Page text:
Case Western study finds high levels of lead in Cleveland children, potentially impacting their development and behavior

Case Western study finds high levels of lead in Cleveland children, potentially impacting their development and behavior

CLEVELAND, OH (WOIO) - A new study is shedding light on a disturbing trend: high levels of lead in Cleveland’s young children.

That recent study, done at Case Western Reserve University, puts a spotlight on the ill effects on children and their ability to learn and behave well.

New Case Western study reports alarming levels of lead in Cleveland children

“It begins to change the way the brain functions in a young child, and it hits at the time, particularly in that 1-3 period where the most brain development is occurring, so it’s particularly jeopardizing. We see it playing out both in how children learn as well as their social and emotional functioning, their behavior,” said Robert Fischer, associate professor of the Mandel School, Case Western Reserve University

Exposure to lead in Cleveland is having immediate and long-term health effects on children. What is often thought of as a child misbehaving may actually be his or her involuntary reaction to lead in their bodies.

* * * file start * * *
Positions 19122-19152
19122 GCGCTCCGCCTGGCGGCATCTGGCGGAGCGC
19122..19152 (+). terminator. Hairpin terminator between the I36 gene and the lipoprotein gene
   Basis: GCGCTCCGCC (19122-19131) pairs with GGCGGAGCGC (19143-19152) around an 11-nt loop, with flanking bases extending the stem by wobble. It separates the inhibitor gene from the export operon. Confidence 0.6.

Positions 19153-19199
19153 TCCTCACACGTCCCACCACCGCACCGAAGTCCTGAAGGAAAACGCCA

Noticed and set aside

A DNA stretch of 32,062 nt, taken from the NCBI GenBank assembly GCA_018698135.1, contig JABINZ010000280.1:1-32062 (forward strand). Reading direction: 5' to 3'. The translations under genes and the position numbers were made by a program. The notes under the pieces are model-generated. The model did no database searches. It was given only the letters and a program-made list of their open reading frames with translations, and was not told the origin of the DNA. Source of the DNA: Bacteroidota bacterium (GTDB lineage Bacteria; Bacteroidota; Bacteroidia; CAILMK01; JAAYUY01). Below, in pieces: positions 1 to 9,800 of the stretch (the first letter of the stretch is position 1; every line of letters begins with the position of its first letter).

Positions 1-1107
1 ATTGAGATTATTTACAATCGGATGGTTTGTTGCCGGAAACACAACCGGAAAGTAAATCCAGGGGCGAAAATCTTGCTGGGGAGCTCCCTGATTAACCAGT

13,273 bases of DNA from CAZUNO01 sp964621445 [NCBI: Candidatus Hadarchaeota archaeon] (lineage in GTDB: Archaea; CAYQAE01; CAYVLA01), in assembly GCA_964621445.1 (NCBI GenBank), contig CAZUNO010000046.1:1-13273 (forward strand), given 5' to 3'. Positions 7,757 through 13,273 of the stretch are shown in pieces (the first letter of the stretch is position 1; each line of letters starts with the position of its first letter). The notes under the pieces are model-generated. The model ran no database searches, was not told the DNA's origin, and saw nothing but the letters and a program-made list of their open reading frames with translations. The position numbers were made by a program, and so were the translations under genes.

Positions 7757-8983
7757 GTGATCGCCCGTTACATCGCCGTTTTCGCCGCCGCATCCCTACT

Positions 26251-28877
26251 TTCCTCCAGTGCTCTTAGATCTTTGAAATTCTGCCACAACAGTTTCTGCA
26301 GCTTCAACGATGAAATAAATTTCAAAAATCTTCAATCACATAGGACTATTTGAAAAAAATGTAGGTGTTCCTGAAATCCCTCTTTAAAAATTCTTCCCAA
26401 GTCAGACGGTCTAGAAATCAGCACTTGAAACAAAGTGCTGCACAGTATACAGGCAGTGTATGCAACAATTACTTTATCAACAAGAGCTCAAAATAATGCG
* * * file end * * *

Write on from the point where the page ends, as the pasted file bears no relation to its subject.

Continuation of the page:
Experts say lead is a toxicant that ends up in the soft tissue of the body, the brain, liver, the kidneys and even bone. Lead interrupts the way the brain forms connections, putting children at a learning disadvantage.

“We see the behavior, which can be frustrating and challenging for those that are providing care to young children. But, I think having the knowledge that it is a predecessor event in the form of lead exposure could help us better understand and moderate our responses to those situations,” he said.

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